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Warrior or Wounded: Life After Breast Cancer

Self-esteem and body image suffer after a breast cancer diagnosis. Finding a way to move past the trauma is challenging for some.
PUBLISHED June 09, 2017
Bonnie Annis is a breast cancer survivor, diagnosed in 2014 with stage 2b invasive ductal carcinoma with metastasis to the lymph nodes. She is an avid photographer, freelance writer/blogger, wife, mother and grandmother.
Looking in the mirror, I am confused. As I peer at my reflection, I see a warrior with battle scars mapping out who I am and what I’ve endured. I’ve suffered a great deal and it hasn’t been easy. Shifting my perspective, I look in the other direction. I see a shattered, broken body filled with the shame of her nakedness. “How did this happen,” I wonder. How can I live a life of duplicity? On one hand, I feel empowered and strong. On the other, I feel like damaged goods. When I focus on the warrior side of me, I feel like I can conquer anything. But the self-deprecating me knows I’m not good enough. Today I decide which image to present, warrior or wounded. The choice is difficult. The expectations hard to meet.  

Do I or don’t I wear my prostheses? I prefer not to wear them when I’m home. No one will see me and I feel more comfortable without them. Of course, my clothing doesn’t fit well without them. My blouses pucker without breasts to fill them out, but at home it doesn’t matter much. I feel a freedom to just be me. I don’t need to fake womanhood. I don’t need the security of breasts. But when I leave home, I always wear my prostheses. I am fearful of going out in public without my breasts. I don’t want judgmental stares and questions so I choose to conform. Wearing breasts, I fit in. Although I feel I look normal, I feel so uncomfortable I can barely stand it.   

I remind myself that breasts don’t make a woman, although breasts have been a symbol of femininity and sexuality for ages. I know firsthand, it’s not unusual for a breast cancer patient to feel the disease has attacked her body image along with her breast tissue. I tell myself I will not cave to societal pressures to look like a woman flaunting my femininity breasts first. In all actuality, I’m just as feminine today as I was before breast cancer. The only difference now is I’m missing some body parts. Womanhood shouldn’t be based on protuberances from the chest. Wholeness doesn’t have to mean breasts. So why do I struggle so? Why do I feel like I’m living a lie?   

Being breastless was partially my choice. I could have opted for reconstructive surgery. The choice was presented and I refused. More surgery was out of the question. I’d had enough. I could have gotten a free tummy tuck. I’ll admit the temptation to be rid of my stomach was enticing. I’ve had four children and my stomach definitely shows it. Breasts made from that mound of flesh would have been ample but devoid of feeling, so why bother? I couldn’t justify more surgery. But I was encouraged to reconstruct. It was expected. I was never presented the option to remain flat chested. It was never mentioned. The doctor assumed I’d want to replace my real breasts with facsimiles. Didn’t all women treasure their breasts? How could I want to live a life of flatness? It’s time I learned to love my body and accept it exactly as it is. I need to find a way to make myself believe I’m good enough even without breasts. I need to find a way to get past what I’ve lost and accept what I’ve gained.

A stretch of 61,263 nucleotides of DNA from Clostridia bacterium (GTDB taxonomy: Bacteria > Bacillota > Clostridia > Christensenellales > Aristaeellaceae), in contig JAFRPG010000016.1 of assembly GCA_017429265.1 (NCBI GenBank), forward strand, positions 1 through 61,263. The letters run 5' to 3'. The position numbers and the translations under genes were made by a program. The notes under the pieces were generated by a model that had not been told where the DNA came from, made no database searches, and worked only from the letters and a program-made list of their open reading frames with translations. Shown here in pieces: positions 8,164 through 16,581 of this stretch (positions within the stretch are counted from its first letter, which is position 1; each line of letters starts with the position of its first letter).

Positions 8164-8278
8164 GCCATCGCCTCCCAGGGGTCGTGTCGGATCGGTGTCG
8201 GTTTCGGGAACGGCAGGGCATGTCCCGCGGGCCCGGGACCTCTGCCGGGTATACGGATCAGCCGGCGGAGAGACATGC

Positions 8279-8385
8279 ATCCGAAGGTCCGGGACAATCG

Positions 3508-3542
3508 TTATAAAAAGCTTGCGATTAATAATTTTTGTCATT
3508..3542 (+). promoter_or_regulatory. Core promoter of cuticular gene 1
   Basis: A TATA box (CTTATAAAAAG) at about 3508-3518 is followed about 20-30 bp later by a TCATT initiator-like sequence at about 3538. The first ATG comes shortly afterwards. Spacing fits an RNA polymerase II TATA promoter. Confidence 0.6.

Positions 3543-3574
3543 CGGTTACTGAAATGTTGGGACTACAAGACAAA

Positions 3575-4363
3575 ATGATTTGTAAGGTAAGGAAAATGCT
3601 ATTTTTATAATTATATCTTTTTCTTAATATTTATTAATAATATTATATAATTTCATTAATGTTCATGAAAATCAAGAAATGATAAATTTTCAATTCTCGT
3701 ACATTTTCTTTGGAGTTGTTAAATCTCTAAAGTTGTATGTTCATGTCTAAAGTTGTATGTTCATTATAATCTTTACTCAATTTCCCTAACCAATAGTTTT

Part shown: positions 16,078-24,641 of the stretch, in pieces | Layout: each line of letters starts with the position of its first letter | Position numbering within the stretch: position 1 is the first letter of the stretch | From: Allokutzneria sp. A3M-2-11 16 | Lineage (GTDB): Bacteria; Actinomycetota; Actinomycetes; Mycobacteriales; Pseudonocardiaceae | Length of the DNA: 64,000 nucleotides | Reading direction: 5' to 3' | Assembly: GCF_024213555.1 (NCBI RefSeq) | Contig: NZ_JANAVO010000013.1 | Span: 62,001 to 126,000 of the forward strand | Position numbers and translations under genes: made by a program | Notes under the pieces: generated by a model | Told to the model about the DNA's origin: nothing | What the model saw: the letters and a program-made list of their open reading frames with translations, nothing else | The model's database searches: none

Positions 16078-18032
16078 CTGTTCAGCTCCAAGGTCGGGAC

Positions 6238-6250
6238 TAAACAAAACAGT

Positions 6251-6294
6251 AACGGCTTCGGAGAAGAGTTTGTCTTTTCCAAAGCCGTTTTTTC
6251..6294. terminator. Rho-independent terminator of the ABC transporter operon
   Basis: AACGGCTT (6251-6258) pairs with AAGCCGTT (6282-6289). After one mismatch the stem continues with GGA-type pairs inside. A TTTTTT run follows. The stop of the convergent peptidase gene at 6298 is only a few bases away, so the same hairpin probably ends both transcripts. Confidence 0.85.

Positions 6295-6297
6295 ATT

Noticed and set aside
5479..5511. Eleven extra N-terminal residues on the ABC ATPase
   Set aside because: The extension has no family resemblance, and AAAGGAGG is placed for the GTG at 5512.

Living a life of duplicity is exhausting. For those of us who’ve lost our breasts to cancer, it’s challenging to meet societal expectations and remain comfortable in our own skin. Why can’t it be okay to be breastless? It shouldn’t matter if a woman has breasts. Do others feel the same way I do? Do they struggle with their appearance? Or do they choose to present the warrior side instead of the wounded each day?   

You might wonder why I’m making such a big deal out of a seemingly insignificant matter. It’s difficult to explain. Being breastless after struggling through breast cancer isn’t only a physical issue, it’s an emotional one. The trauma of breast cancer doesn’t end when breasts are replaced. The post-traumatic stress continues for an extended period of time. Some women move past the issue of losing their breasts fairly quickly and some do not. Some find the ability to live in warrior status more easily than others. They are able to take the attitude of being flat and fabulous to a whole new level and then there are those of us who struggle to make it day to day. Being feminine is about the essence of who you are and highlighting that. It’s so much more than just a pair of breasts. We have to make the most of who we are and what we have each and every day.   

Warrior, wounded, or both. We don’t have to choose to present only one side. Some days are more difficult than others. Learning to love your body again is the most important way to conquer a negative self-image. Breasts don’t define you and being flat is perfectly okay. There are many women who’ve opted not to reconstruct and I’m sure each and every one of them are strong, beautiful, incredible people. Perhaps we need to form a secret society called “The Incredible Boobless Wonders.” Now that’s a thought!    
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